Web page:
A power-packed jury, comprising seven of India Inc’s leading decision makers, will meet here on Thursday afternoon to select the winners of Business Standard’s annual awards for corporate excellence.
The jury will pick the best from a long list of names and data compiled by the Business Standard Research Bureau to select the CEO of the Year, as well as achievers in other categories – public sector undertakings, multinational firms and small and medium enterprises.
To celebrate Business Standard’s 40th year of thought leadership, two other awards have been added this year – Best Company of 40 years and Best Entrepreneur of 40 years – to recognise the institutions and individuals who started operating in the late 1970s and made a significant impact on the country’s business landscape.
The jury chairman is ICICI Bank and Infosys Chairman K V Kamath, a statesman of the world of finance and a man who has done and seen it all. It was under the leadership of Kamath that the ICICI group transformed itself into a diversified, technology-driven financial services group. And, he was the man the Infosys board turned to when it had to select Infosys founder Narayana Murthy’s successor as the next chairman.
The other jury members include Maruti Suzuki Chairman R C Bhargava, the go-to man for many in India Inc and who has steered the fortunes of India’s leading passenger car maker, set up with the government of India as the majority owner, but which has since ceded charge to its Japanese partner, Suzuki Corporation.
Vodafone India Managing Director (MD) and Chief Executive Officer (CEO) Marten Pieters, the third member of the jury, has been heading the country’s second-largest telecom company since February 2009, making him the longest serving chief of any Indian telecom company. Pieters is known to be among the most outspoken CEOs in India.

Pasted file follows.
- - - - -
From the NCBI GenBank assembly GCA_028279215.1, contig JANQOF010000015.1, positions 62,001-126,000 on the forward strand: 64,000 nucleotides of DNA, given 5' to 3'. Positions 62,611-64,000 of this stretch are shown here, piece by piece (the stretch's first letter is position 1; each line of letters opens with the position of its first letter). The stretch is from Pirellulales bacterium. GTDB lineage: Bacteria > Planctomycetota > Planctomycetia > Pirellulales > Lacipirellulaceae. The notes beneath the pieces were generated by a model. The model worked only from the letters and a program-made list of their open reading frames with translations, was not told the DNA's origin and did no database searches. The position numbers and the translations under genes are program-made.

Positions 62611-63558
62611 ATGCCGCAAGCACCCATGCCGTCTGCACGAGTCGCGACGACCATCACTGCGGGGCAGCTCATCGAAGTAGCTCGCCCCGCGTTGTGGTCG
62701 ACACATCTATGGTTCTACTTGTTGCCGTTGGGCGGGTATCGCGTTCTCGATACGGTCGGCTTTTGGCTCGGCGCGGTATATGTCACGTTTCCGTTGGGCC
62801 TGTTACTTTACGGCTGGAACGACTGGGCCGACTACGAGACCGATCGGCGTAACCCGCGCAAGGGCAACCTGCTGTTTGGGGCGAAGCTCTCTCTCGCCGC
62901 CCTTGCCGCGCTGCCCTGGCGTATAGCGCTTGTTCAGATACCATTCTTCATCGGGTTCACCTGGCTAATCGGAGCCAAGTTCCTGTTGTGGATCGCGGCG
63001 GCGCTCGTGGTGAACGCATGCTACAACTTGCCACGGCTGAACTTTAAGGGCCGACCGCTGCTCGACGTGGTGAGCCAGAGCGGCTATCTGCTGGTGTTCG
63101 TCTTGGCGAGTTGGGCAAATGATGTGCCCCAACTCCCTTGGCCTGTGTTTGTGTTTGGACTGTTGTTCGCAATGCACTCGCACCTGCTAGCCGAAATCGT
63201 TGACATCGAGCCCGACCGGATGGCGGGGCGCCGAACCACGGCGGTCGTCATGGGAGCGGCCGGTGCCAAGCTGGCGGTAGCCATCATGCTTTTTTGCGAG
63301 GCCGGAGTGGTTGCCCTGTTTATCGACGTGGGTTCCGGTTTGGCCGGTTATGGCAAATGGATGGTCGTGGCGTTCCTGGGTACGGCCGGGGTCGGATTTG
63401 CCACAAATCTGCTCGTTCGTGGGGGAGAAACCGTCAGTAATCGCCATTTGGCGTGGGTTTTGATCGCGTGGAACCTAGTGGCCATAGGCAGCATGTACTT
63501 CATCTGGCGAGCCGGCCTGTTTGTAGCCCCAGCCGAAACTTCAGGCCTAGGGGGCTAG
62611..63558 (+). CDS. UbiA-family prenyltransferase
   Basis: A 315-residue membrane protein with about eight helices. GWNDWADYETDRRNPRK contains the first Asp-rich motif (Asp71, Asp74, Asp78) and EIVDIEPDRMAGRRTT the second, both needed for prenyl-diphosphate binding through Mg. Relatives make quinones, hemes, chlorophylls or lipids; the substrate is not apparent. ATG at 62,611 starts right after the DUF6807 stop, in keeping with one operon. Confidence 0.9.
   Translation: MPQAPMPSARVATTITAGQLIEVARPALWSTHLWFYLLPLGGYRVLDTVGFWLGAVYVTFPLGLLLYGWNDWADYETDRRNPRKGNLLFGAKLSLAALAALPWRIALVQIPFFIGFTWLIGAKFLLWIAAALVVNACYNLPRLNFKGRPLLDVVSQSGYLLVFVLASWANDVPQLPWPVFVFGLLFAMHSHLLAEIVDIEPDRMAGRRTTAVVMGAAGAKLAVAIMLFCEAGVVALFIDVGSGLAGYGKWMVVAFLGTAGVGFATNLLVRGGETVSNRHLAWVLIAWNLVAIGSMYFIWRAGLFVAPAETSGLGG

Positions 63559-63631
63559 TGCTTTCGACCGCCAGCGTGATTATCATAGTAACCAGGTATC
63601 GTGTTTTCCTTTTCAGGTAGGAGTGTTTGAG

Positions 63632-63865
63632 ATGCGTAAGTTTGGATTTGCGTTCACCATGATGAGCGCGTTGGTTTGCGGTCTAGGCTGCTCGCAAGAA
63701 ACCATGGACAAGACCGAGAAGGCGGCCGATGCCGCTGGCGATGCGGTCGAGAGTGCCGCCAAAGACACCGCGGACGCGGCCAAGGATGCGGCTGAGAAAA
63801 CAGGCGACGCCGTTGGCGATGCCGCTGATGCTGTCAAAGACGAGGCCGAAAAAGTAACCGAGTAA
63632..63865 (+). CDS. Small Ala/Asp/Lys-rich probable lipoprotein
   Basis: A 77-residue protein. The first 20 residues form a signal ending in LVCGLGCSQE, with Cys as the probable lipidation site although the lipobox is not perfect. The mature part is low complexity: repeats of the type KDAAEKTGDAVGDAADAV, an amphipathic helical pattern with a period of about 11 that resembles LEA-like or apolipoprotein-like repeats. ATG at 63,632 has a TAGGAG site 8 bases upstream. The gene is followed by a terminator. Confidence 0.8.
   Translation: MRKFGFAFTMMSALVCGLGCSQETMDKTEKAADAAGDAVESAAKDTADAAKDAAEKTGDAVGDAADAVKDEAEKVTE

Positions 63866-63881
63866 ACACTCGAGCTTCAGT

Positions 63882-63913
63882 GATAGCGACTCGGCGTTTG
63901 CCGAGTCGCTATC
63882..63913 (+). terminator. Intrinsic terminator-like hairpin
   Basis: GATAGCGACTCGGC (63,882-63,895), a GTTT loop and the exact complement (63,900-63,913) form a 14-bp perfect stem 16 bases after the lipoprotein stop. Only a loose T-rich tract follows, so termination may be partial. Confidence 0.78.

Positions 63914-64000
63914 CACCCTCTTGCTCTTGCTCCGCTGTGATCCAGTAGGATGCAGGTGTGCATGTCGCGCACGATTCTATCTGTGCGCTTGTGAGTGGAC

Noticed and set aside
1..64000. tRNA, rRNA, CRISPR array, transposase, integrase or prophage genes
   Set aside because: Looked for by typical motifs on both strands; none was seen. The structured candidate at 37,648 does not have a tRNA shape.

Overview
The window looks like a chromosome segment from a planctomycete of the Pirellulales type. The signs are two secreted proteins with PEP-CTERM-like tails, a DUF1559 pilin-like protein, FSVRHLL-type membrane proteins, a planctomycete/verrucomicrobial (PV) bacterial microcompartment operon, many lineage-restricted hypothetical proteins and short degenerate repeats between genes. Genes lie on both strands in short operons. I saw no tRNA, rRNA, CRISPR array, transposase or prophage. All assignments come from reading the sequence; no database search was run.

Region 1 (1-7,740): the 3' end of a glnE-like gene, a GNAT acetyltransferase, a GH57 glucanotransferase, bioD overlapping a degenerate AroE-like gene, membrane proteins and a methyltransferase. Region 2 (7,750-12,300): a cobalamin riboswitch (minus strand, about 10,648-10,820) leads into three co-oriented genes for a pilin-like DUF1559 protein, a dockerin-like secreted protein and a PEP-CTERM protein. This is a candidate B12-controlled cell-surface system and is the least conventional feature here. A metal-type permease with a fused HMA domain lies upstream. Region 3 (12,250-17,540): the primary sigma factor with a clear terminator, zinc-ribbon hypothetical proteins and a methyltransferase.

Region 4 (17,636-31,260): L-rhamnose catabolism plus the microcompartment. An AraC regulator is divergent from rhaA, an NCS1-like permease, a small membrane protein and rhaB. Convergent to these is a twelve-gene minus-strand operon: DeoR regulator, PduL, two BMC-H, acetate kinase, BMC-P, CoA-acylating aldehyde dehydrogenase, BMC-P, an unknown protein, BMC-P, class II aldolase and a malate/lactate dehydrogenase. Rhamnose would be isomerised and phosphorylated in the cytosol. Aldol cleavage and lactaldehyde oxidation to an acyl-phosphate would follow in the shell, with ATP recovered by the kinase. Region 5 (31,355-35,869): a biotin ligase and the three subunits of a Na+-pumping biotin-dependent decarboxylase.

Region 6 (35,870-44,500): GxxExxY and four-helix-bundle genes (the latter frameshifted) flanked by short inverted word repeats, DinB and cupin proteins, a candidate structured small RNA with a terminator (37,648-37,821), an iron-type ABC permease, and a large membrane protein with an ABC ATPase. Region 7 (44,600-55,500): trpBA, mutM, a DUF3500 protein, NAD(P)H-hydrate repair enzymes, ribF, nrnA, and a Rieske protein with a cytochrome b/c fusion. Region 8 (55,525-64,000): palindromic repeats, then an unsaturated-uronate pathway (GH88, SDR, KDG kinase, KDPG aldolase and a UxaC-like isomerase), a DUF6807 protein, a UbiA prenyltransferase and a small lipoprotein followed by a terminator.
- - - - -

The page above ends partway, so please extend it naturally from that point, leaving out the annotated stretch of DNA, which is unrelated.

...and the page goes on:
Noshir Kaka, MD of McKinsey India and Director, McKinsey Inc, is another jury member with a vantage position, as his firm has been helping a range of organisations – mid-sized to large private firms, state-owned companies and large, well-established multinationals – on issues relating to strategy, operations, etc.
The man who has advised and funded scores of Indian firms in making that transition is Sanjay Nayar, CEO of private equity giant KKR India. The former Citi India head brings to the table a mix of local understanding and global exposure.
Joining them in picking the best in corporate India is ace corporate lawyer Zia Mody, whose advice is sought by top businesses. Through the years, Mody, senior partner of AZB & Partners, has specialised in structuring some of the most complex merger and acquisition deals in India.
EY India CEO and Country Managing Partner Rajiv Memani has also been involved in several high-profile transactions in India and has pushed his firm, which is celebrating its 100th year in India, ahead in almost every practice. Memani has also been appointed on the global executive board of EY as chairman, emerging markets committee.
Watch this space on Monday for the names of the winners and how the jury arrived at the decisions.